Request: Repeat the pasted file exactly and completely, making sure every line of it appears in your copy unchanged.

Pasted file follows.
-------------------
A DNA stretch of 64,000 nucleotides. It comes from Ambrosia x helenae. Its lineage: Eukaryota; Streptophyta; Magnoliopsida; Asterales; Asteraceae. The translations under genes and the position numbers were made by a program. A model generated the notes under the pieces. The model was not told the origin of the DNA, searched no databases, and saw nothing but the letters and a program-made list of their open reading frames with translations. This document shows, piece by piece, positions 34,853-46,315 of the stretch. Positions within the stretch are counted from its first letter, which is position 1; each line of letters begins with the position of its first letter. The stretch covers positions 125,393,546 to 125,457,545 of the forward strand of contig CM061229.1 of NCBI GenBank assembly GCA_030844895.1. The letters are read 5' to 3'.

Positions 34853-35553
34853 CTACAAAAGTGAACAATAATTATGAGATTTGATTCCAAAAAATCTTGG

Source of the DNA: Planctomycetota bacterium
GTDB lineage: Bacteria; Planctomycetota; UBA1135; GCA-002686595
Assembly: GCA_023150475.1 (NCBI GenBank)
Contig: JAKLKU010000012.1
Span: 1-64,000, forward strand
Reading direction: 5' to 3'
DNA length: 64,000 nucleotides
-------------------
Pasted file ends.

A DNA stretch of 64,000 nucleotides. It comes from Ambrosia x helenae. Its lineage: Eukaryota; Streptophyta; Magnoliopsida; Asterales; Asteraceae. The translations under genes and the position numbers were made by a program. A model generated the notes under the pieces. The model was not told the origin of the DNA, searched no databases, and saw nothing but the letters and a program-made list of their open reading frames with translations. This document shows, piece by piece, positions 34,853-46,315 of the stretch. Positions within the stretch are counted from its first letter, which is position 1; each line of letters begins with the position of its first letter. The stretch covers positions 125,393,546 to 125,457,545 of the forward strand of contig CM061229.1 of NCBI GenBank assembly GCA_030844895.1. The letters are read 5' to 3'.

Positions 34853-35553
34853 CTACAAAAGTGAACAATAATTATGAGATTTGATTCCAAAAAATCTTGG

Source of the DNA: Planctomycetota bacterium
GTDB lineage: Bacteria; Planctomycetota; UBA1135; GCA-002686595
Assembly: GCA_023150475.1 (NCBI GenBank)
Contig: JAKLKU010000012.1
Span: 1-64,000, forward strand
Reading direction: 5' to 3'
DNA length: 64,000 nucleotides